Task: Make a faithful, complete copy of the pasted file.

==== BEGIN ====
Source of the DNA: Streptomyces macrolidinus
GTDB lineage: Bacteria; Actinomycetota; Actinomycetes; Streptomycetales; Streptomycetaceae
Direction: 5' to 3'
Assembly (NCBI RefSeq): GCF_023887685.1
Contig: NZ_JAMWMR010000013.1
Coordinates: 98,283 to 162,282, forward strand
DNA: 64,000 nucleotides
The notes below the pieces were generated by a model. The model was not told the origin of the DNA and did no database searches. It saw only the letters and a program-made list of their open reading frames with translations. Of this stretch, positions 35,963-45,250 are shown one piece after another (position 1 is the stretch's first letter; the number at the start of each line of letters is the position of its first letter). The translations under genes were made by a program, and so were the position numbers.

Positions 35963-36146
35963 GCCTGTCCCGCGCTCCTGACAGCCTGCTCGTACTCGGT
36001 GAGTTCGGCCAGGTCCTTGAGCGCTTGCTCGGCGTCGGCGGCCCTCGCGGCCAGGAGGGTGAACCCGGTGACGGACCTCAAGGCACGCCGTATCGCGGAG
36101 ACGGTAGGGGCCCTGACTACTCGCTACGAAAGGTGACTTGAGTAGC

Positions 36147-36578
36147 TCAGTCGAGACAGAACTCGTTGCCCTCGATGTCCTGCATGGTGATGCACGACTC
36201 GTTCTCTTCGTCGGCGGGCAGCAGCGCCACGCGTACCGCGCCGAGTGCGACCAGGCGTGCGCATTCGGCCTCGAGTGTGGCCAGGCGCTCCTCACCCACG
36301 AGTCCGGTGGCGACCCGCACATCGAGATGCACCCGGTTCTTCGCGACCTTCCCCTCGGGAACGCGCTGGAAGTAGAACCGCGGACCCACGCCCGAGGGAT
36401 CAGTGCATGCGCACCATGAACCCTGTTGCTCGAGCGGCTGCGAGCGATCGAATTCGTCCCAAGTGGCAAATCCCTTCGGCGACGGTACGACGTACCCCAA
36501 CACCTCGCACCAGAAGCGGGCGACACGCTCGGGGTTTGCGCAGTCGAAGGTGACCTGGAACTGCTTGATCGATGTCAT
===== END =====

Source of the DNA: Streptomyces macrolidinus
GTDB lineage: Bacteria; Actinomycetota; Actinomycetes; Streptomycetales; Streptomycetaceae
Direction: 5' to 3'
Assembly (NCBI RefSeq): GCF_023887685.1
Contig: NZ_JAMWMR010000013.1
Coordinates: 98,283 to 162,282, forward strand
DNA: 64,000 nucleotides
The notes below the pieces were generated by a model. The model was not told the origin of the DNA and did no database searches. It saw only the letters and a program-made list of their open reading frames with translations. Of this stretch, positions 35,963-45,250 are shown one piece after another (position 1 is the stretch's first letter; the number at the start of each line of letters is the position of its first letter). The translations under genes were made by a program, and so were the position numbers.

Positions 35963-36146
35963 GCCTGTCCCGCGCTCCTGACAGCCTGCTCGTACTCGGT
36001 GAGTTCGGCCAGGTCCTTGAGCGCTTGCTCGGCGTCGGCGGCCCTCGCGGCCAGGAGGGTGAACCCGGTGACGGACCTCAAGGCACGCCGTATCGCGGAG
36101 ACGGTAGGGGCCCTGACTACTCGCTACGAAAGGTGACTTGAGTAGC

Positions 36147-36578
36147 TCAGTCGAGACAGAACTCGTTGCCCTCGATGTCCTGCATGGTGATGCACGACTC
36201 GTTCTCTTCGTCGGCGGGCAGCAGCGCCACGCGTACCGCGCCGAGTGCGACCAGGCGTGCGCATTCGGCCTCGAGTGTGGCCAGGCGCTCCTCACCCACG
36301 AGTCCGGTGGCGACCCGCACATCGAGATGCACCCGGTTCTTCGCGACCTTCCCCTCGGGAACGCGCTGGAAGTAGAACCGCGGACCCACGCCCGAGGGAT
36401 CAGTGCATGCGCACCATGAACCCTGTTGCTCGAGCGGCTGCGAGCGATCGAATTCGTCCCAAGTGGCAAATCCCTTCGGCGACGGTACGACGTACCCCAA
36501 CACCTCGCACCAGAAGCGGGCGACACGCTCGGGGTTTGCGCAGTCGAAGGTGACCTGGAACTGCTTGATCGATGTCAT